CD4 count


Also found in: Dictionary, Wikipedia.
Related to CD4 count: viral load

CD4 count

n.
A measure of the number of helper T cells per cubic millimeter of blood, used to analyze the prognosis of patients with HIV.
The American Heritage® Medical Dictionary Copyright © 2007, 2004 by Houghton Mifflin Company. Published by Houghton Mifflin Company. All rights reserved.

CD4 count

Absolute T4 count AIDS The number of 'helper' T cells/mm3 in Pts with HIV, which declines as infection progresses; the absolute CD4 count was the standard lab parameter used to monitor the immune suppression in persons with HIV; HIV RNA levels are more valid markers of immune responsiveness, and are the gold standard for Pts with AIDS/HIV infection
McGraw-Hill Concise Dictionary of Modern Medicine. © 2002 by The McGraw-Hill Companies, Inc.
References in periodicals archive ?
Priority should be given to all children younger than 5 years old regardless of CD4 cell count or clinical stage, and children with severe or advanced HIV clinical disease (WHO clinical stage 3 or 4) and/or those with a CD4 count <350 cells/[micro]l.
170 ELISA-positive HIV patients of either sex, age ranging from 15 to 60 years, having any stage of the disease irrelevant of the CD4 count, were included in the study.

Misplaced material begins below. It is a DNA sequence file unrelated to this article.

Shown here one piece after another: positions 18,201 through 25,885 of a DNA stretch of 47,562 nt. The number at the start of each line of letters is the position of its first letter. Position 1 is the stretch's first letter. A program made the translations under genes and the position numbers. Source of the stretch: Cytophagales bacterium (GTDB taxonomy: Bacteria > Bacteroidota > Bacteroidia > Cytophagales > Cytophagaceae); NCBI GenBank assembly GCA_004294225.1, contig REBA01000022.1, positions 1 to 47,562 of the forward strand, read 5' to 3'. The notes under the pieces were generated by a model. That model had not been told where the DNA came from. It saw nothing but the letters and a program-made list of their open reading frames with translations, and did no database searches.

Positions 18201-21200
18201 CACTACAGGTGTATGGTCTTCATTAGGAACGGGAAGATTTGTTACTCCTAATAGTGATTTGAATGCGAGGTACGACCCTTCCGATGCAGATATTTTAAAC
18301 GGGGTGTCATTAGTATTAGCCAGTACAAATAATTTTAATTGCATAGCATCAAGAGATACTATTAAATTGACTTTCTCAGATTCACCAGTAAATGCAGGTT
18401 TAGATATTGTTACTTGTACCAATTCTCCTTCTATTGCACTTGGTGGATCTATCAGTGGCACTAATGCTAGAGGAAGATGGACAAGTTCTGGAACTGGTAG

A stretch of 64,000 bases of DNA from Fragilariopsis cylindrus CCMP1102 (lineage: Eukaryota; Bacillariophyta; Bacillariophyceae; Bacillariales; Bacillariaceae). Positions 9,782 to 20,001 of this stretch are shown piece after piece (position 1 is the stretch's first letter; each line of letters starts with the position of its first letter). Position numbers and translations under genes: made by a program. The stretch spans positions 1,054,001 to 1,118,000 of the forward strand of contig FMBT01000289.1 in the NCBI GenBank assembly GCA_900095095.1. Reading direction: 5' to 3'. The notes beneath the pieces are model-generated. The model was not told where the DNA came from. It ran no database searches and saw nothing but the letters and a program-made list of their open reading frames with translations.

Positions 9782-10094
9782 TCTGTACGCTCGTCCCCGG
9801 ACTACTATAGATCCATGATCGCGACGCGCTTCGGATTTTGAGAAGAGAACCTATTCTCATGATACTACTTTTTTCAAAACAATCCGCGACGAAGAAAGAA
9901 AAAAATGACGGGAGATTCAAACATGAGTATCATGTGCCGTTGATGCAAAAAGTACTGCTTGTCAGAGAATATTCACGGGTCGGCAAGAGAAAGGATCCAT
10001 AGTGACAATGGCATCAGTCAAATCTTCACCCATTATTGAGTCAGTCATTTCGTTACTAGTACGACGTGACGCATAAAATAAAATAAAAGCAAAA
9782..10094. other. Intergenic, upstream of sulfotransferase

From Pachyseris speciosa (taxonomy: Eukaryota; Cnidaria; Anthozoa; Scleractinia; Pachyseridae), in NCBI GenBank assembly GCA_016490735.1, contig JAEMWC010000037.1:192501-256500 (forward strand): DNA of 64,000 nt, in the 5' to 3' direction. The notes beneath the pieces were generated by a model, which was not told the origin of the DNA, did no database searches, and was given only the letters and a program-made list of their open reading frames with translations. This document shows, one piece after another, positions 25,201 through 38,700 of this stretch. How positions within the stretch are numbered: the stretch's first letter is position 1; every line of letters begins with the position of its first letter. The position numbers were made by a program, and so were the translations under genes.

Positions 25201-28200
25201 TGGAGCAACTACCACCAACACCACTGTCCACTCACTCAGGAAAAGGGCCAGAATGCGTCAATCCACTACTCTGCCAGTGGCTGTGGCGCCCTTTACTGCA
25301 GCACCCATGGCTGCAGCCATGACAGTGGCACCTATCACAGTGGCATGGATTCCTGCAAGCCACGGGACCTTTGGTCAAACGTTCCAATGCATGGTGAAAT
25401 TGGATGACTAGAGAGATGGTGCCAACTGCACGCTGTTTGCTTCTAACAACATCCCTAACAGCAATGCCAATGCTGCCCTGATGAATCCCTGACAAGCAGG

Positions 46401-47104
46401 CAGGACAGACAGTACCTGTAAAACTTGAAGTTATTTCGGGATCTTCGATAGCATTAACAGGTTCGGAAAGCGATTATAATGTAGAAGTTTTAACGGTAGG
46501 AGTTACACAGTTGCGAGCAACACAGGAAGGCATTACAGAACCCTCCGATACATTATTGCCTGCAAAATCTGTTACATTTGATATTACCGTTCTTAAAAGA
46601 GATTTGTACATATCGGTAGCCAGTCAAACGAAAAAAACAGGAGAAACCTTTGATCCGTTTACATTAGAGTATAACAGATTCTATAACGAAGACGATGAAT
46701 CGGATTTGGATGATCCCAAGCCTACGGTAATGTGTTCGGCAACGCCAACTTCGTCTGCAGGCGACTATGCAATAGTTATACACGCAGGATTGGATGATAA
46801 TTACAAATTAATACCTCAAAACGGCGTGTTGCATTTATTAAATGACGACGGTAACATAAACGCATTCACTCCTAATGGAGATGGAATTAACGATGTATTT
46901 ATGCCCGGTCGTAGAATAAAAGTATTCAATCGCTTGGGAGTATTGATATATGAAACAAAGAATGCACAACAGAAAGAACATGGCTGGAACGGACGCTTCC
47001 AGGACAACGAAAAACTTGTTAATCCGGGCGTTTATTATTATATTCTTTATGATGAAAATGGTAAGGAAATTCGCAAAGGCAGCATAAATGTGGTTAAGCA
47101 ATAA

Cox regression models adjusted for age, race/ethnicity, smoking, HCV infection, alcohol or drug use, and history of chronic obstructive pulmonary disease (COPD) or occupational lung disease identified three immune predictors of incident lung cancers in 12-month time-lagged analyses: low CD4 count, low CD4/CD8 ratio, and high viral load (HIV RNA) (Table 2).
HIV experts in the United States (2) and around the world (3) recommend starting antiretroviral therapy as soon as a person tests positive for HIV--no matter what CD4 count that person has.
Noninvasive markers of dipstick urine abnormality findings such as proteinuria, leukocyturia, and hematuria were found to be significantly associated with a declined CD4 count [18].
[9] In a recent NDoH circular [10] (September 2016), eligibility criteria for UTT clearly state that baseline monitoring of the CD4 count is the 'key factor in determining fast-tracking and prioritization of patients with CD4 <350 and CD4 <200 cells/[micro]l into care', and eligibility for opportunistic infection prophylaxis is defined as a CD4 count of <200 cells/[micro]L and that for cryptococcal disease screening at <100 cells/[micro]L.
A similar finding was reported from studies carried out in France and Brazil, wherein patients with CD4 count of <200 cells/ul were more likely to be seropositive as compared to those with CD4 counts higher than 200 cells/ul, [21, 22] similar correlation between low CD4 counts and toxoplama seropositivity has been reported by Anuradha and Preeti, in their study carried out in Telangana, India, and also in a similar study carried out in Tamil Nadu, India where CD4 counts <100 were found to be significantly associated with seropositivity.
The mean CD4 count for participants with this disorder was 142 cells/[mm.sup.3] with a mean viral load of 20,308 copies/mL.
The groups were CD4 counts less than 200 [mm.sup.-3], between 200 and 499 [mm.sup.-3], whereas the third group consisted of patients with CD4 count above 500 [mm.sup.-3].